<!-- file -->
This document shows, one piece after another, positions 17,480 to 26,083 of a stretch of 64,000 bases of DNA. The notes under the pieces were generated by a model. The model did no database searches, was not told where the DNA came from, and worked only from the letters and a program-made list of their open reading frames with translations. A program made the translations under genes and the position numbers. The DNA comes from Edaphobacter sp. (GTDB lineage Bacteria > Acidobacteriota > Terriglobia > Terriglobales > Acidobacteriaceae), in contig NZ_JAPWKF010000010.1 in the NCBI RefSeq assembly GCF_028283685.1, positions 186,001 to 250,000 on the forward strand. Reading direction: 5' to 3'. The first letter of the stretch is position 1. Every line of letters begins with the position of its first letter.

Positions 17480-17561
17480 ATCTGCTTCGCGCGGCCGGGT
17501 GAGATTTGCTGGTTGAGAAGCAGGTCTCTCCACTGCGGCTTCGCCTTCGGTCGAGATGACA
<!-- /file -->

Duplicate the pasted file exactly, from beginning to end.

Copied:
This document shows, one piece after another, positions 17,480 to 26,083 of a stretch of 64,000 bases of DNA. The notes under the pieces were generated by a model. The model did no database searches, was not told where the DNA came from, and worked only from the letters and a program-made list of their open reading frames with translations. A program made the translations under genes and the position numbers. The DNA comes from Edaphobacter sp. (GTDB lineage Bacteria > Acidobacteriota > Terriglobia > Terriglobales > Acidobacteriaceae), in contig NZ_JAPWKF010000010.1 in the NCBI RefSeq assembly GCF_028283685.1, positions 186,001 to 250,000 on the forward strand. Reading direction: 5' to 3'. The first letter of the stretch is position 1. Every line of letters begins with the position of its first letter.

Positions 17480-17561
17480 ATCTGCTTCGCGCGGCCGGGT
17501 GAGATTTGCTGGTTGAGAAGCAGGTCTCTCCACTGCGGCTTCGCCTTCGGTCGAGATGACA